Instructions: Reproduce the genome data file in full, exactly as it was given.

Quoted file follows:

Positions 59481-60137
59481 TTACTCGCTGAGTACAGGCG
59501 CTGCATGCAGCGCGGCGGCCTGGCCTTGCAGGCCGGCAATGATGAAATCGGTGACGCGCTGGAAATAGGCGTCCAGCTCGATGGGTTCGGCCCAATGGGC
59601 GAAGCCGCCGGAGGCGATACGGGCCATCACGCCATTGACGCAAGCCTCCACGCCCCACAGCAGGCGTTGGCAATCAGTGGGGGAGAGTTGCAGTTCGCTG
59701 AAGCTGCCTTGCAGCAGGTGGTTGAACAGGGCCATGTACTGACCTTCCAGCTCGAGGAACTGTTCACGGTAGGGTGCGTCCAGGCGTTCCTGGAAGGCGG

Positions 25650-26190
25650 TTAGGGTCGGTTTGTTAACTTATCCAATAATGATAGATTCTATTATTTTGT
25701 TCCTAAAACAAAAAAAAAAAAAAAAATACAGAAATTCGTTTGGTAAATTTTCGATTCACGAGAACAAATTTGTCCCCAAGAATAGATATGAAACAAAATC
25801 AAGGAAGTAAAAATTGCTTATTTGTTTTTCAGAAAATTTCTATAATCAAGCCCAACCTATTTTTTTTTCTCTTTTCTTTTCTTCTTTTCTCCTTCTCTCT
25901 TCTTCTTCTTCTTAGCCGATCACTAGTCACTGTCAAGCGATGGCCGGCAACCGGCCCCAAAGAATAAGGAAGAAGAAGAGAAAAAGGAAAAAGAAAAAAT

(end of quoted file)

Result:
Positions 59481-60137
59481 TTACTCGCTGAGTACAGGCG
59501 CTGCATGCAGCGCGGCGGCCTGGCCTTGCAGGCCGGCAATGATGAAATCGGTGACGCGCTGGAAATAGGCGTCCAGCTCGATGGGTTCGGCCCAATGGGC
59601 GAAGCCGCCGGAGGCGATACGGGCCATCACGCCATTGACGCAAGCCTCCACGCCCCACAGCAGGCGTTGGCAATCAGTGGGGGAGAGTTGCAGTTCGCTG
59701 AAGCTGCCTTGCAGCAGGTGGTTGAACAGGGCCATGTACTGACCTTCCAGCTCGAGGAACTGTTCACGGTAGGGTGCGTCCAGGCGTTCCTGGAAGGCGG

Positions 25650-26190
25650 TTAGGGTCGGTTTGTTAACTTATCCAATAATGATAGATTCTATTATTTTGT
25701 TCCTAAAACAAAAAAAAAAAAAAAAATACAGAAATTCGTTTGGTAAATTTTCGATTCACGAGAACAAATTTGTCCCCAAGAATAGATATGAAACAAAATC
25801 AAGGAAGTAAAAATTGCTTATTTGTTTTTCAGAAAATTTCTATAATCAAGCCCAACCTATTTTTTTTTCTCTTTTCTTTTCTTCTTTTCTCCTTCTCTCT
25901 TCTTCTTCTTCTTAGCCGATCACTAGTCACTGTCAAGCGATGGCCGGCAACCGGCCCCAAAGAATAAGGAAGAAGAAGAGAAAAAGGAAAAAGAAAAAAT